MARSEILLE: Two dead were discovered in the ruins of a building that fell in Marseille after a big explosion, according to French authorities, who were scrambling to identify at least six people who remained unaccounted for.

Hundreds of firemen are still battling a blaze that has impeded search operations more than 24 hours after the four-story structure imploded, with locals reporting a strong smell of gas.

The mayor of the Mediterranean port city, on the other hand, stated that rescue crews have not given up hope of finding survivors.

“There is still hope, and as long as there is hope, we will not stop,” Mayor Benoit Payan stated at the tragedy site.

He stated that rescue personnel were performing a “surgical” operation at the scene in order to “protect at all costs” any potential survivors.

Each floor of the building was thought to hold one unit.

The fire at the scene has made it difficult for sniffer dogs to find additional victims or survivors.

“Given the particular difficulties of intervention,” the fire service said in a brief statement announcing the bodies’ discovery.

Local prosecutor Dominique Laurens told reporters on Sunday, before the bodies were discovered, that eight people “were not responding to phone calls.”

The bomb and collapse, which occurred at 12:40 a.m. on Sunday, injured five persons from surrounding buildings. (2240 GMT Saturday).

The origin of the explosion is yet unknown, although authorities are looking into the potential of a gas leak.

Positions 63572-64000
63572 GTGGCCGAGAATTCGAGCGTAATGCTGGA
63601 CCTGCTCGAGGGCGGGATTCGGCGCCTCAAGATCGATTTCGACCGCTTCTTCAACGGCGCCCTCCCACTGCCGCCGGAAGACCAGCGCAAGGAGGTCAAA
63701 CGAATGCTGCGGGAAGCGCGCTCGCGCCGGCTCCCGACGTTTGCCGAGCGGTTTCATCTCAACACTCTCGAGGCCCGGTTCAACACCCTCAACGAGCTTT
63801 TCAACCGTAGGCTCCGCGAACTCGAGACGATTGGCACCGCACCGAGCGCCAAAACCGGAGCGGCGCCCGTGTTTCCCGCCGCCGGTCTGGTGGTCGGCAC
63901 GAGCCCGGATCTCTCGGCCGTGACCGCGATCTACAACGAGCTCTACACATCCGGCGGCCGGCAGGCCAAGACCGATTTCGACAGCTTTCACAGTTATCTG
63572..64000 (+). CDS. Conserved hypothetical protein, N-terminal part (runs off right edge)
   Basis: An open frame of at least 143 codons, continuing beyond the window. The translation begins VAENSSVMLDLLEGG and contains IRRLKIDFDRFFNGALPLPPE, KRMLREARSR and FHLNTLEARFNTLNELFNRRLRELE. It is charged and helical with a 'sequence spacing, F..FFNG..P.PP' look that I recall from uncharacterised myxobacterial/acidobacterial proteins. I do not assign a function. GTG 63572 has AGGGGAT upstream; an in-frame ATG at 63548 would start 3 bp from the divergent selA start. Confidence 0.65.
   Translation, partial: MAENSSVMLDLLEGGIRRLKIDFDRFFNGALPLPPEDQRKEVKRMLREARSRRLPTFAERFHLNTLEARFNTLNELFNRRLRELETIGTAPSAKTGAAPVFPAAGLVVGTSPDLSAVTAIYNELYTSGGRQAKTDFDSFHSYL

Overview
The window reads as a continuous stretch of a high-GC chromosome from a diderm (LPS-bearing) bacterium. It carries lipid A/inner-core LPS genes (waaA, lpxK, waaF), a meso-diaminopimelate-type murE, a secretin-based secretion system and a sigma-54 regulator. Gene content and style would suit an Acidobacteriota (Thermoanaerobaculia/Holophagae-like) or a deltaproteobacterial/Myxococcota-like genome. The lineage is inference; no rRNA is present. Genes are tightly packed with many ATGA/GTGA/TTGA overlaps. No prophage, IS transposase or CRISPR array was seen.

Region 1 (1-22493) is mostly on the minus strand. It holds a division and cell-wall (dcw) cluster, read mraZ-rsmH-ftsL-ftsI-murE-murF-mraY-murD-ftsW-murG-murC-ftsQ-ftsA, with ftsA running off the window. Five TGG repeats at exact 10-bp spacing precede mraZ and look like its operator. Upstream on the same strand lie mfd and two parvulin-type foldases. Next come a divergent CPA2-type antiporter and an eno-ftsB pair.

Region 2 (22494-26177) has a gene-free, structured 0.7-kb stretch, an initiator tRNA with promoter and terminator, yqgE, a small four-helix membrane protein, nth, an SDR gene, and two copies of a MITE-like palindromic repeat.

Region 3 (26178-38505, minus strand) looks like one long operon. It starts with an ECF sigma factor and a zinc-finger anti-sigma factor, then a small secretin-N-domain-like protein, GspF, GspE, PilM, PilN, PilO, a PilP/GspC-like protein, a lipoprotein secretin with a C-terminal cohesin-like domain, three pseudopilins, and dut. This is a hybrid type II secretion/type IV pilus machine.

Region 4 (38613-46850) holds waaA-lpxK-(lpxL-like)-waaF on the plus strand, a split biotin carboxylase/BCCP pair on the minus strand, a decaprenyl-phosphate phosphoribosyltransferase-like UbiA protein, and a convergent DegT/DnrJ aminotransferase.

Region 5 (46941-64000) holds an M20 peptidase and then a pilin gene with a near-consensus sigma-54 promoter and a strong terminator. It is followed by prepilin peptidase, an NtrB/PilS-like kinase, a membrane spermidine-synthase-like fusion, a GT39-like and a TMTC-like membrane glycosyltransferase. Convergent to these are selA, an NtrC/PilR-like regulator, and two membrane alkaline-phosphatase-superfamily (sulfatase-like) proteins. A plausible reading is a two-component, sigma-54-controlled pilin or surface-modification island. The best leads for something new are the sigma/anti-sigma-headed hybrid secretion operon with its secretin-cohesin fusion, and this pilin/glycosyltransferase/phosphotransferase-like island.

“I was sleeping when there was this huge blast that shook the whole room.” “I was startled awake, as if I’d been dreaming,” Saveria Mosnier, who lives on a street near the scene in the La Plaine district, said.

“We quickly detected a strong gas odor that lingered; we could still smell it this morning,” she told AFP.

At the scene, Deputy Mayor Yannick Ohanessian told reporters that numerous witnesses had reported “a suspicious smell of gas.”

Two nearby buildings were seriously damaged, with one collapsing later in the day without injuring any rescuers.

Almost 200 residents have been evacuated, and 50 have asked to be rehoused as soon as possible.

In a nearby district, a help center for persons looking for missing family members or loved ones was opened.

“A lot of families in the neighborhood are afraid,” said Arnaud Dupleix, head of the Tivoli elementary school’s parents’ organization, which jumped into action to organise relief for those evacuated.

In 2018, two old buildings in Marseille’s working-class neighbourhood of Noailles collapsed, killing eight people.

That incident shone a harsh light on the city’s housing standards, with humanitarian organizations claiming that 40,000 people were living in deplorable conditions.

However, authorities appeared to rule out structural difficulties in the latest fall on Sunday.
“There was no danger notice for this building, and it is not in a neighborhood known for substandard housing,” said Christophe Mirmand, prefect of the Bouches-du-Rhone region.




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